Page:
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Navigating Histamine Intolerance

The immune system in our bodies is a kind of built-in defense system. The immune system's main job is to protect us from infections, toxins, viruses, and allergens. The body makes histamines naturally, and we also get histamines from certain foods that we eat. However, when too many histamines accumulate in our bodies, they become overwhelming, so much so that we can’t eliminate them. What ensues is histamine intolerance.


When the body senses an allergen threat, mast cells release a chemical called histamine to eliminate the allergens in any location where histamine inflammation occurs. You see visual confirmation of this when you get a bug bite that causes redness, swelling, and pain. These symptoms are the result of histamines being released to the bite location. It’s important to remember that histamines also have another role for the body as they assist in regulating stomach acid production and the breakdown of foods. This is the reason that gut health needs to be taken into consideration when talking about histamine intolerance.


Histamine intolerance can be caused by a few situations, including specific conditions and other medications that may be taken. Examining histamine intolerance requires a broad approach to see if there is a single root problem or a combination of a few problems. Histamines can also play a role in sleep, mood (anxiety), and PMS. When each of these elements of histamine problems is combined, they can create the perfect storm for histamines to get out of control.


Histamine build-up happens when there are:

  • A lack of DAO enzyme – an enzyme naturally made in your body that helps to break down histamines

  • A genetic predisposition– genes that impair the breakdown of enzymes

  • Unresolved gut issues – any infection, overgrowth, or imbalance that can influence histamine levels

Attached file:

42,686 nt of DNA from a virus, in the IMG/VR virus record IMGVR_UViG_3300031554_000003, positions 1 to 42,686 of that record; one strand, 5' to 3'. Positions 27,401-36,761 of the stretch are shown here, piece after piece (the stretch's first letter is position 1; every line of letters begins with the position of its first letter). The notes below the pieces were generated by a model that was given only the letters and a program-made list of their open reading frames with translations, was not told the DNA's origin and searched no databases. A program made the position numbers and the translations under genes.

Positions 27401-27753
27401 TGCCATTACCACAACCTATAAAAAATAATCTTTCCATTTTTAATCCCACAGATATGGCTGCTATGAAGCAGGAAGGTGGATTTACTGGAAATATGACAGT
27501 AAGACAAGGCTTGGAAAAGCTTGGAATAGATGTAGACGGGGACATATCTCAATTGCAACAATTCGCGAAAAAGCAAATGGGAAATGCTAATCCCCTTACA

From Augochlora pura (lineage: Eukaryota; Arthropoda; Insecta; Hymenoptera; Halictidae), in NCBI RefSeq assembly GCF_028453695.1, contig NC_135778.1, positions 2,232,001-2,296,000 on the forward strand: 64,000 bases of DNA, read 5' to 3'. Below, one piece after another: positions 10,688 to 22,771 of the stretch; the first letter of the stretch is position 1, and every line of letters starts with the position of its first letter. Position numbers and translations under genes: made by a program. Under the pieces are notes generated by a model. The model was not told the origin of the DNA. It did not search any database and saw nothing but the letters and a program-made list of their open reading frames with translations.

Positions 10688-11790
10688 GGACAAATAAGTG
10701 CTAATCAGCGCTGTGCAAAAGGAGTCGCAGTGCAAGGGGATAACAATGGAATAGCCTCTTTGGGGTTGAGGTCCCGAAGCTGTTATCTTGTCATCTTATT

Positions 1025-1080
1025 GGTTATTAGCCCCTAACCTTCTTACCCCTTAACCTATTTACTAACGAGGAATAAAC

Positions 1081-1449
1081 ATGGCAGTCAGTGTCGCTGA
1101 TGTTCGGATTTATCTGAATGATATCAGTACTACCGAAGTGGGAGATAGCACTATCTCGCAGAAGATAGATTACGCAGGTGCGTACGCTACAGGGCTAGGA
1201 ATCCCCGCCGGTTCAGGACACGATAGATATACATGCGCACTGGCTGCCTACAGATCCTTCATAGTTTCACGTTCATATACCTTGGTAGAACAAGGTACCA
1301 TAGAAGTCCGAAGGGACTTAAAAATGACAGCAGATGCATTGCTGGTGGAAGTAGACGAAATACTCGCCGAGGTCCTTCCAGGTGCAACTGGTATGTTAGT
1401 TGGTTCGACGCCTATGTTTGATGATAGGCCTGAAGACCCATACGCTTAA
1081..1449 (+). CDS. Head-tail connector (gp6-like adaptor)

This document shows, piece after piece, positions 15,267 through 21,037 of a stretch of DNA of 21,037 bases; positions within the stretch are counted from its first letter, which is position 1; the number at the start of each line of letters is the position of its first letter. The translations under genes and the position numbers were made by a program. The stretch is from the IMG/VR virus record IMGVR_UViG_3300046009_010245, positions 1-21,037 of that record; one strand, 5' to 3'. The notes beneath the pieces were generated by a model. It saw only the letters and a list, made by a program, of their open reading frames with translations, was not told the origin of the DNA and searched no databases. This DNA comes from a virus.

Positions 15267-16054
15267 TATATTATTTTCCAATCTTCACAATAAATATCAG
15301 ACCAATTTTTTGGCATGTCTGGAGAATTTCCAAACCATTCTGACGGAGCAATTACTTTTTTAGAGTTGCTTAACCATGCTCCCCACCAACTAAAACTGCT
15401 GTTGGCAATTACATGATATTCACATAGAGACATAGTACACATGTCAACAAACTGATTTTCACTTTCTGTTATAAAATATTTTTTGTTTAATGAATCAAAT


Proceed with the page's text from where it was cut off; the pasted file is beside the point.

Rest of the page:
• Methylation problems – poor detox – your body isn’t able to get rid of histamines

  • Chronic stress – Stress doesn’t cause allergic reactions, but when you’re living in a state of stress, histamine levels can increase

  • Food sensitivities and gluten – your body sees some foods as threats and generates an immune response

  • Nutrient Deficiencies, Certain Medications, Hormone imbalances, and Toxins are other things to be explored when it comes to histamine intolerance.

Symptoms of histamine intolerance may vary, and triggers are different for each person. Common histamine intolerance symptoms include:

  • Itchy skin

  • Rashes

  • Hives

  • UTIs, PMS, Fatigue

  • Crawling sensation on the skin

  • Rapid heartbeat (especially after food)

  • Diarrhea

  • Congestion, Runny Nose

  • Asthma

  • Dizziness

  • Hypertension,

  • Low blood pressure


The Problem with Anti-histamines

Urologists may recommend antihistamines as a treatment for Interstitial Cystitis. The problem with antihistamines is that they act to stop the symptoms by blocking the short-term, but they do not prevent the production of histamines. The use of antihistamines over the long term disrupts the body's natural regulatory system and can cause an increase in sensitivity. In addition, antihistamines reduce the DAO enzymes that are key in breaking down histamines. Some medications are also culprits in breaking down DAO enzymes. These can include but are not limited to:

  • NSAIDs

  • Antibiotics

  • Ibuprofen

  • Zoloft and other antidepressants

  • Pain medication – Elavil (commonly given for IC pain)

  • Zantac, Allerga, Zytrec, Pepsin

Natural Alternatives for Histamine Intolerance?